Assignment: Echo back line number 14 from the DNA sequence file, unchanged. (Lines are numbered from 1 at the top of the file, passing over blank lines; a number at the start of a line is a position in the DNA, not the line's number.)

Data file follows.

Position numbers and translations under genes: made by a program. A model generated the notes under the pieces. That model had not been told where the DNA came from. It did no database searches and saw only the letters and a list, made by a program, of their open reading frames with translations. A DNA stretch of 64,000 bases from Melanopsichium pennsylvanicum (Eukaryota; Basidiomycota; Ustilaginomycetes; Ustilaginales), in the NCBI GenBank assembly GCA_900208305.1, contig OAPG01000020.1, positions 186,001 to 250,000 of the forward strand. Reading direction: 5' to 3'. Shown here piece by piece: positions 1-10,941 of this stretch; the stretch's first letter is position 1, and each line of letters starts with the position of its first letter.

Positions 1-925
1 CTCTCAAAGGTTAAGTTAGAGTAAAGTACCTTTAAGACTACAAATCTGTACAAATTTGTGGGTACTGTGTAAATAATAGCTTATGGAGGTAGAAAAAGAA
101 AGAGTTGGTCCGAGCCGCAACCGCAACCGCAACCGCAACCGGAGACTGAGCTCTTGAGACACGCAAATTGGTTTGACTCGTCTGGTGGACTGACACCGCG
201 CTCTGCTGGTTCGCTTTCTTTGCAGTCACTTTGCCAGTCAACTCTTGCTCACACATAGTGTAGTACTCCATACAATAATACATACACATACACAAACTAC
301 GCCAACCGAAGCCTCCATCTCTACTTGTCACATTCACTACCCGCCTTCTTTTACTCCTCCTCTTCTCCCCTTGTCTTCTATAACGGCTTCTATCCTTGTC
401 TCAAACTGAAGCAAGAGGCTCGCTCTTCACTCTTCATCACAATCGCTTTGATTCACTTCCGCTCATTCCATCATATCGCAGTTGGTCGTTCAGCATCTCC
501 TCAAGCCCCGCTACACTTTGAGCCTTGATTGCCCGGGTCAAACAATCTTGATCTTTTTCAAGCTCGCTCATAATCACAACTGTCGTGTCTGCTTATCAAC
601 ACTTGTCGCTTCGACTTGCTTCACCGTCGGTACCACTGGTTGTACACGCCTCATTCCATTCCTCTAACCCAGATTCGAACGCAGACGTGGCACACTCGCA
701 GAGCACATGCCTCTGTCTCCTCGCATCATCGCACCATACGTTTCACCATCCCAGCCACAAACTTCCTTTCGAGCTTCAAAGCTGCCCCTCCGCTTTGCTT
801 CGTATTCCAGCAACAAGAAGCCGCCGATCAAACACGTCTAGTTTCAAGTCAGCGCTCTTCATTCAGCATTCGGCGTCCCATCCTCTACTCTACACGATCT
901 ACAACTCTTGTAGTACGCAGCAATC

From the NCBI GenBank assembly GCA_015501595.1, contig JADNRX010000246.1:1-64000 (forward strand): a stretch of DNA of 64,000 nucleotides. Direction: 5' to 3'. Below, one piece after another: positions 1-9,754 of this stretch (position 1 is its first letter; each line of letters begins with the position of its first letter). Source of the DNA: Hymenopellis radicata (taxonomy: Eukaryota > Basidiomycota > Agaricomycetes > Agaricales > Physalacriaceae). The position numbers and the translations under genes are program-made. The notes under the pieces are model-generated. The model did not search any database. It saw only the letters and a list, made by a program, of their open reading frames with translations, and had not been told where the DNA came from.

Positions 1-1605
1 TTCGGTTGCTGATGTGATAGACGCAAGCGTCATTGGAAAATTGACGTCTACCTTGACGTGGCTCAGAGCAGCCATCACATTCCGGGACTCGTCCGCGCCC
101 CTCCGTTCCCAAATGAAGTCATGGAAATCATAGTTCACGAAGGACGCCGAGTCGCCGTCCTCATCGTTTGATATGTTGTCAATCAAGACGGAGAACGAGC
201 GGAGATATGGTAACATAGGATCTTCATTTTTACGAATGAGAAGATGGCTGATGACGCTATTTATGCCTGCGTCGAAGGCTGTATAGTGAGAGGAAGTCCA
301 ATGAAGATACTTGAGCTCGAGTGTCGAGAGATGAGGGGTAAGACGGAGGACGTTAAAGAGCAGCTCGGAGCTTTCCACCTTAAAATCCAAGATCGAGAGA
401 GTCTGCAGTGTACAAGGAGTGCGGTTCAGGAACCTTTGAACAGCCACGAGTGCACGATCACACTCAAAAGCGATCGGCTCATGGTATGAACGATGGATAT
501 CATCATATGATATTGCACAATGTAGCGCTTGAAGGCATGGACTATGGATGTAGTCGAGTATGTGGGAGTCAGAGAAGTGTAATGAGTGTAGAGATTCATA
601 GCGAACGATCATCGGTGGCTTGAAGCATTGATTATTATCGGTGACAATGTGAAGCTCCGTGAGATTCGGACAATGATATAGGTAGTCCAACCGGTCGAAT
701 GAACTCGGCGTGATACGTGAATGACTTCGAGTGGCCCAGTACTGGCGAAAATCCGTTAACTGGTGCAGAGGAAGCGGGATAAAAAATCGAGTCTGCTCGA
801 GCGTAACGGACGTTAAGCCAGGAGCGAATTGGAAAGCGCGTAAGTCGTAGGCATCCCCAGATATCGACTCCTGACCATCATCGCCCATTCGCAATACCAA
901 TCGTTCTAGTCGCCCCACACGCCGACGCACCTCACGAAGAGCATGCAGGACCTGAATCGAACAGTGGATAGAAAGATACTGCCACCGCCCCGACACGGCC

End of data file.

Positions 1-1605